Who has the right to decide who should or should not inhabit the world?
When I was pregnant for the 1st time, I was asked during a routine ultrasound scan, if I wanted a nuchal fold measurement carried out. I was told it was a screening test which could be used together with maternal age to give a prediction of the likelihood of Down's Syndrome. I said yes, as it wasn't invasive and I thought it would be interesting to know the outcome. I was told that it was highly unlikely that my baby would have Down's Syndrome. I had already decided that I really wanted that baby no matter what, but I wonder how I would have felt if I'd been told the opposite?
When I was pregnant with Duncan and then Thomas, I had changed my views on a few things about the whole medical management of pregnancy, and though I still opted to have 2 ultrasound scans each time, I refused all other diagnostic or screening tests. Once again, I wanted the child I was carrying and I didn't need the pressure of these tests.
Prenatal testing puts pressure on parents, mothers in particular, to reject a specific child. This is a whole different issue from that facing women who are pregnant and do not want any child at that time. Woman are getting the message that they would be irresponsible to chose to give birth to a child they know to be disabled. These children are seen as 'drains on society' leading 'empty and pain-filled lives'. They are said to 'cost the state too much to care for them'. This is eugenics. It is anti-feminist.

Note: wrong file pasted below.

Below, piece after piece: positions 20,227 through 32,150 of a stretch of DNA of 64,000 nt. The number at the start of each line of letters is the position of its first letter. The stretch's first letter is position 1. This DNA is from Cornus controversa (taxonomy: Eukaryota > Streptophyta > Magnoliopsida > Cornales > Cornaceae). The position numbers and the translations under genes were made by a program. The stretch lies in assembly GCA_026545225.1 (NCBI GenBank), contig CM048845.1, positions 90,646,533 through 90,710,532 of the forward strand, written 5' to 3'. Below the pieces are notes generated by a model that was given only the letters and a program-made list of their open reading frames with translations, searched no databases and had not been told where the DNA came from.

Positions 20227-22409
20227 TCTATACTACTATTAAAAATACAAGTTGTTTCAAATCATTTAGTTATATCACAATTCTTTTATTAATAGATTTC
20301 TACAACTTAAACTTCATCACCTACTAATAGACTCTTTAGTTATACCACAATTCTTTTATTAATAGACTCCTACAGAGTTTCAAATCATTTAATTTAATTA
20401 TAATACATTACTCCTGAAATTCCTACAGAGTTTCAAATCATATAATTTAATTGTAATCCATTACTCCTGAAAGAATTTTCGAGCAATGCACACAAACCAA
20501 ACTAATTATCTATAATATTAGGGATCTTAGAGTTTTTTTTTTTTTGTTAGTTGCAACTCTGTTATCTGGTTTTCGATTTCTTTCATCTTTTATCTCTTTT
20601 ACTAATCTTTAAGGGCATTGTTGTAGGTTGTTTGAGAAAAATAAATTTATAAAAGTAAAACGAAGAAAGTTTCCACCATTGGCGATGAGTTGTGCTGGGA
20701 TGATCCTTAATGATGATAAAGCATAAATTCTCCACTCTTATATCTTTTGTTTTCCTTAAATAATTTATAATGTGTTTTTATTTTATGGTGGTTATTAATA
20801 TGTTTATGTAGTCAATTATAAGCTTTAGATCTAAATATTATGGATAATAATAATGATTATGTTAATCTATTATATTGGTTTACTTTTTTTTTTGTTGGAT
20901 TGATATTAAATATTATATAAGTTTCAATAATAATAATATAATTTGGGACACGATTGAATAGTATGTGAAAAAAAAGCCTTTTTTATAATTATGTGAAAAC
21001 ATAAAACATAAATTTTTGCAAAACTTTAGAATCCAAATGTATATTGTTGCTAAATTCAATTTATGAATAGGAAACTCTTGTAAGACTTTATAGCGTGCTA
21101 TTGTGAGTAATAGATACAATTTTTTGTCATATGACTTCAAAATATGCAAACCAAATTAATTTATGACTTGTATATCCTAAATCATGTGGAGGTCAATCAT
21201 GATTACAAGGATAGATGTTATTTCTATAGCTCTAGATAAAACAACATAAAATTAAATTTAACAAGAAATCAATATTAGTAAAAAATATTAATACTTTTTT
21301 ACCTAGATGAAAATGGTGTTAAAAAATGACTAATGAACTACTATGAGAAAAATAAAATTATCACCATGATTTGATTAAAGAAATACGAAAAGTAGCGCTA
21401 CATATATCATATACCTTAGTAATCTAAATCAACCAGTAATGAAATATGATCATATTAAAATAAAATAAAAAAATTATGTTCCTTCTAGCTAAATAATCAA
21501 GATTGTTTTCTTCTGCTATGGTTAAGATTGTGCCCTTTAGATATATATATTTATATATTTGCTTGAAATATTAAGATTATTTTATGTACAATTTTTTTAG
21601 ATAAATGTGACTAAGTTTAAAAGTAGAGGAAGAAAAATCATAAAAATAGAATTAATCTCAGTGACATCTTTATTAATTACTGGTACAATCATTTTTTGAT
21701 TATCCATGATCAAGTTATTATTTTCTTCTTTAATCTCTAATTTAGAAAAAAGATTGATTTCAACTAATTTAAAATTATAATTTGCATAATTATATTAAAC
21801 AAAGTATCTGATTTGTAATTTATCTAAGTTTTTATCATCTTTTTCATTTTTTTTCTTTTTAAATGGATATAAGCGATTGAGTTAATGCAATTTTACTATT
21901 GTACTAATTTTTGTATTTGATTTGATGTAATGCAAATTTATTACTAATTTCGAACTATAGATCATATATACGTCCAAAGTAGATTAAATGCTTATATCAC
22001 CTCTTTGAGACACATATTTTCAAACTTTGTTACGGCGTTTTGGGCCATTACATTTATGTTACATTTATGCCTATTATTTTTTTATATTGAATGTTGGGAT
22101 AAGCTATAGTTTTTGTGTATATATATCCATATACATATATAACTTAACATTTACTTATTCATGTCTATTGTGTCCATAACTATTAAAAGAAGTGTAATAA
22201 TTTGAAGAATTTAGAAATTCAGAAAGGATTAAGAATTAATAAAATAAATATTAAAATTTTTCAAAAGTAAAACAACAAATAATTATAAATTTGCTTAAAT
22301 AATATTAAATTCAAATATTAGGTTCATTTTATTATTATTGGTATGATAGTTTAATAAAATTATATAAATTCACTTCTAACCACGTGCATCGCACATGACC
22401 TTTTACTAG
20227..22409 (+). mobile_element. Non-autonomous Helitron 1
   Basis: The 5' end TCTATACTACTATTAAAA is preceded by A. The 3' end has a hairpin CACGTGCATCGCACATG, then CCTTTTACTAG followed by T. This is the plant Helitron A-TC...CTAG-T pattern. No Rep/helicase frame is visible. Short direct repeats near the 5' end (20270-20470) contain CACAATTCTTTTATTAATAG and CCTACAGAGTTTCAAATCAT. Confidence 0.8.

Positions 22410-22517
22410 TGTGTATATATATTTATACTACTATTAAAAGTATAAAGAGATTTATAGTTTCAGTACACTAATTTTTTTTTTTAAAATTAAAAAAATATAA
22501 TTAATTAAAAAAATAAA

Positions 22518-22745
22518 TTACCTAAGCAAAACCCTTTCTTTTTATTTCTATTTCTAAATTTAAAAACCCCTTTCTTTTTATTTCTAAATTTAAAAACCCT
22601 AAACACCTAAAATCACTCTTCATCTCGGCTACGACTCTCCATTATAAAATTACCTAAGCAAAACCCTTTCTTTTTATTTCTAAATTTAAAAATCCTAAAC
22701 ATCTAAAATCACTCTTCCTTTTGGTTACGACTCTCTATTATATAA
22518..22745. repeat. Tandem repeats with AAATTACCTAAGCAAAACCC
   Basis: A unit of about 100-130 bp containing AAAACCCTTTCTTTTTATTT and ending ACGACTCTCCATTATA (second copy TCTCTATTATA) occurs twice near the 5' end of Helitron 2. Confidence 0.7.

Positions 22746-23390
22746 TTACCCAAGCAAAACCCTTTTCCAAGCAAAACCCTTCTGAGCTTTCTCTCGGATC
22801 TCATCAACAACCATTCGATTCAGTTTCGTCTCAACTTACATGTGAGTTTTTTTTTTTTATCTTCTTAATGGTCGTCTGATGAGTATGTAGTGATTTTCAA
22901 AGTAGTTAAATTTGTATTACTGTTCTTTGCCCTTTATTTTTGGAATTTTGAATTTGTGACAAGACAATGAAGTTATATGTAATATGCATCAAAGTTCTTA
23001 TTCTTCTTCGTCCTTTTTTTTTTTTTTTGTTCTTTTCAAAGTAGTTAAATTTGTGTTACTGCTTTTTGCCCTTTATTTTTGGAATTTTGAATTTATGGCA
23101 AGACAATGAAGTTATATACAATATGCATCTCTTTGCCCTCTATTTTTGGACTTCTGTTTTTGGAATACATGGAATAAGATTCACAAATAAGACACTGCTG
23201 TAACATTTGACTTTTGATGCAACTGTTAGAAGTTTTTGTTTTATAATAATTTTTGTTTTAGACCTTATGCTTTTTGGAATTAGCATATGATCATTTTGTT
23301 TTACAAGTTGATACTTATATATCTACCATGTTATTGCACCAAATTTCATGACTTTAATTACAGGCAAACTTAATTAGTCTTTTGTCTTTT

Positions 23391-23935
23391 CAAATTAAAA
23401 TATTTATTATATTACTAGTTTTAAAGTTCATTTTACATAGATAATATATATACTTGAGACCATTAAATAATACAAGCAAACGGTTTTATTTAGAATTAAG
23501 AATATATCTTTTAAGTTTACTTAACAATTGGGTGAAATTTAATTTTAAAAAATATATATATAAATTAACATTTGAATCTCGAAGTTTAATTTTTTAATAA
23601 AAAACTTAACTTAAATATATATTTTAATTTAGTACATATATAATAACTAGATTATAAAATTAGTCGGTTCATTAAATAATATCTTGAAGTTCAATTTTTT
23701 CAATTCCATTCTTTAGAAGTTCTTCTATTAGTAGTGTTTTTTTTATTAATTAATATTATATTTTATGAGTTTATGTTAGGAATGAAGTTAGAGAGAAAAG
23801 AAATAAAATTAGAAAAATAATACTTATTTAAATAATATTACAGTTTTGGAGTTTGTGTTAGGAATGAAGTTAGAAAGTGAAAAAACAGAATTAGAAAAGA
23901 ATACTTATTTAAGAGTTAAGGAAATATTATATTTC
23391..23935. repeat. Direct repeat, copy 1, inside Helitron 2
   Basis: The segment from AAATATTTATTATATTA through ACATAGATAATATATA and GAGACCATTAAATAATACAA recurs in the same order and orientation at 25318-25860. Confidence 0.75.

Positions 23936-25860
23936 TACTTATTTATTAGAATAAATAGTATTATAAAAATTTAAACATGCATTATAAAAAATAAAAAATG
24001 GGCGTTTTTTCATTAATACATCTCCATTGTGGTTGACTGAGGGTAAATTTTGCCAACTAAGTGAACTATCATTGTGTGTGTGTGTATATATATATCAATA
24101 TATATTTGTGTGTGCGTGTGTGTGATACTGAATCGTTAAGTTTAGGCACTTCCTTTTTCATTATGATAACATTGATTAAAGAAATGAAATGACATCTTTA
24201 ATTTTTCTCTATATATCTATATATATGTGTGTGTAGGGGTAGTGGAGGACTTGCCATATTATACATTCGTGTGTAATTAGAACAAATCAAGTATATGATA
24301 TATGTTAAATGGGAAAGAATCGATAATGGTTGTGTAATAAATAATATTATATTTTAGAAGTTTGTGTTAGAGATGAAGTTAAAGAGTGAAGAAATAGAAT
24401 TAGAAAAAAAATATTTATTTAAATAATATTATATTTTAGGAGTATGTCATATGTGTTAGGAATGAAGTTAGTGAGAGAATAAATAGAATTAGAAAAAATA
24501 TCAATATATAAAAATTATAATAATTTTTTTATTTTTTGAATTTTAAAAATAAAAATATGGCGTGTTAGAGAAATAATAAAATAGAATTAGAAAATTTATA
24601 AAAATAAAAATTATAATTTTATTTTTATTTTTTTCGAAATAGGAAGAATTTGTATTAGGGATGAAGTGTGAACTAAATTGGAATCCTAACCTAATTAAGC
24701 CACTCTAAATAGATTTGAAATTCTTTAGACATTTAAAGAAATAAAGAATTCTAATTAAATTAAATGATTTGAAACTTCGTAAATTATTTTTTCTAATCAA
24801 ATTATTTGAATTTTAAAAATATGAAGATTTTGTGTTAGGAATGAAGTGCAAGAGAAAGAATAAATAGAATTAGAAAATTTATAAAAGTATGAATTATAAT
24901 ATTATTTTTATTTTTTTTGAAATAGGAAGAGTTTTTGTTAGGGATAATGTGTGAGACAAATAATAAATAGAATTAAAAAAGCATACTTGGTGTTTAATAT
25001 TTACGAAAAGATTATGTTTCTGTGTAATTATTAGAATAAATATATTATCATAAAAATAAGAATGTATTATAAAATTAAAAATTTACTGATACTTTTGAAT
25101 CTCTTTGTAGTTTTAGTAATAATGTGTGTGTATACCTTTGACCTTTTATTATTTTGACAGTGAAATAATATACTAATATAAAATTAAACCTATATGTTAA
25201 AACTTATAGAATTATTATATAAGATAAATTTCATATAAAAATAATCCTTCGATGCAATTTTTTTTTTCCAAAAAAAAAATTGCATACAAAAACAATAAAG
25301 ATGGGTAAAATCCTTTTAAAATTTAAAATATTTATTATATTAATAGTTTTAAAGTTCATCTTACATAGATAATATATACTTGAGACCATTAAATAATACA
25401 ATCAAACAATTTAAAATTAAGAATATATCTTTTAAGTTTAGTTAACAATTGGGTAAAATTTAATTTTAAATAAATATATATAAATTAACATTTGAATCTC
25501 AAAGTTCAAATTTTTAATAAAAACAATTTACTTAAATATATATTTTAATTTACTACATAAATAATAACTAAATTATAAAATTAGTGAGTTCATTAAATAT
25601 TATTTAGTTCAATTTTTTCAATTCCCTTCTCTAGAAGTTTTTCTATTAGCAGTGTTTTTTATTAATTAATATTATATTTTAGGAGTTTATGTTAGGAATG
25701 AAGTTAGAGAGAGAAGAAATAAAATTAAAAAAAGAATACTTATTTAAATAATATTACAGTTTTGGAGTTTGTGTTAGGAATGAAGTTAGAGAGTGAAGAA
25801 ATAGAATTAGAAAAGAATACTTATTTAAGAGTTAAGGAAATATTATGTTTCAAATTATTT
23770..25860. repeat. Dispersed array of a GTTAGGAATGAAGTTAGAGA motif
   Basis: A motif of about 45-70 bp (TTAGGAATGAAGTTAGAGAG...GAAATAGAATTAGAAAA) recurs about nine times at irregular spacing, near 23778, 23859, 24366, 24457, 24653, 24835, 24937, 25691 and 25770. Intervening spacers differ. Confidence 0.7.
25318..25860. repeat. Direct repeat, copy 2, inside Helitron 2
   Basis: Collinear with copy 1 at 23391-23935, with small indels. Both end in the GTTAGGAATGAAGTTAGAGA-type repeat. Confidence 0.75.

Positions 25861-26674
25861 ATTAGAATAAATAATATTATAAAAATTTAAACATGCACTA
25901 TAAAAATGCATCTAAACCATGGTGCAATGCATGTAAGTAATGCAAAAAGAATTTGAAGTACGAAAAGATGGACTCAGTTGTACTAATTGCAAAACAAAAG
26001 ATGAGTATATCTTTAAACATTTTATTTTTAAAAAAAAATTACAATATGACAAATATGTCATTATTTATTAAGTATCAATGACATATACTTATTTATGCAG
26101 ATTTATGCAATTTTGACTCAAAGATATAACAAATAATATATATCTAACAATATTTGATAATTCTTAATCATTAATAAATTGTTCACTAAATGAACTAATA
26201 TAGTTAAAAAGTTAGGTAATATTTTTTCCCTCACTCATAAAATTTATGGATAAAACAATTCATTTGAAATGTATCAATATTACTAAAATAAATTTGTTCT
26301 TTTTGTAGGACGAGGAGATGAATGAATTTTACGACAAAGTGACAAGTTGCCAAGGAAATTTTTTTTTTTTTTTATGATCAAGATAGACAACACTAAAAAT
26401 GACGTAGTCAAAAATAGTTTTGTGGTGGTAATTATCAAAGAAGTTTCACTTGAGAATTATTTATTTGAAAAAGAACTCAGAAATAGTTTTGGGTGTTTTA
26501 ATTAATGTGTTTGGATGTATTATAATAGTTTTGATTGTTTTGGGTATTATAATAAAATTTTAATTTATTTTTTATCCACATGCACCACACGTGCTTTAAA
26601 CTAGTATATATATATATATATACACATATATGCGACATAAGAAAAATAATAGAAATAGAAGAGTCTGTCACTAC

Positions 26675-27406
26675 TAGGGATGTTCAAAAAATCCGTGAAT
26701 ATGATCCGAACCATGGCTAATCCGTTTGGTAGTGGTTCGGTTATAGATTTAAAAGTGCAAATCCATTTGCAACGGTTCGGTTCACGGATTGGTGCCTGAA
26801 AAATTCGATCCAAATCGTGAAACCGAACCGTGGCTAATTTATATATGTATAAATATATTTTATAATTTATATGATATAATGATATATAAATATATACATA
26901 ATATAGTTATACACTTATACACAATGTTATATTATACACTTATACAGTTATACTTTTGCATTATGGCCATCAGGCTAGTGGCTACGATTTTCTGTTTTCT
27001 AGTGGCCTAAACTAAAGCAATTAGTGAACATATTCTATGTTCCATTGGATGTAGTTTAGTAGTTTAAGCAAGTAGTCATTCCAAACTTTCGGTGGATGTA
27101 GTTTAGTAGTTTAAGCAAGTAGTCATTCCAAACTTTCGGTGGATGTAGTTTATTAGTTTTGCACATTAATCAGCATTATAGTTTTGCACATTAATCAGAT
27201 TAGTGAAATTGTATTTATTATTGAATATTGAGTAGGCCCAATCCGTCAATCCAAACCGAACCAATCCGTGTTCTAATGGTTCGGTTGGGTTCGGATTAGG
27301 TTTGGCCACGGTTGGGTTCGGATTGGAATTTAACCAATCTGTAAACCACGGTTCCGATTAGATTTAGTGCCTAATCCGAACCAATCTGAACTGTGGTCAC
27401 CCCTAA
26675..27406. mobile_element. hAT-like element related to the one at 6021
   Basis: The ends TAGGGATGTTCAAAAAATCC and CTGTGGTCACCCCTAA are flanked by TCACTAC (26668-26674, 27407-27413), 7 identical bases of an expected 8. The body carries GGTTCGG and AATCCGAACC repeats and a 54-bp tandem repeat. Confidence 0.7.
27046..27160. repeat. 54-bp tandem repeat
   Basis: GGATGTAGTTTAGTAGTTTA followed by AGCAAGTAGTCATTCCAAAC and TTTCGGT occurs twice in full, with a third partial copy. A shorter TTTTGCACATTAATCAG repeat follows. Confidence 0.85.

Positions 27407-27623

Parents who have learned through prenatal testing that their child is disabled, often don't know enough about the rich and rewarding lives of people with the same disability as their fetus. They don't know the joy that child can bring. No-one knows what will become of any child, how they will turn out. I will admit that for now, raising my autistic son is more difficult at times than raising my non-autistic children. People may see me running around after him or dealing with him when he is frustrated and shouting or lashing out, and they might think, I would prefer not to have to deal with that. I want everyone to know that the joy hugely outweighs the sorrow. I would not want my boy to be anything other than who he is. The idea that he could be among the last generation of people who think in his own quirky way, just like the dwindling numbers of people with Down's Syndrome who make it, is scary and very saddening.
It is not fair for a fetus to have to pass a test just to be born. Our society gains from diversity in all its forms. Disabled people cannot feel accepted and supported while it's possible to stop children from being born just because they're like them. Society can change and offer more help to families living with disability. A change of attitude would be a good first step.
More information on the test is available here.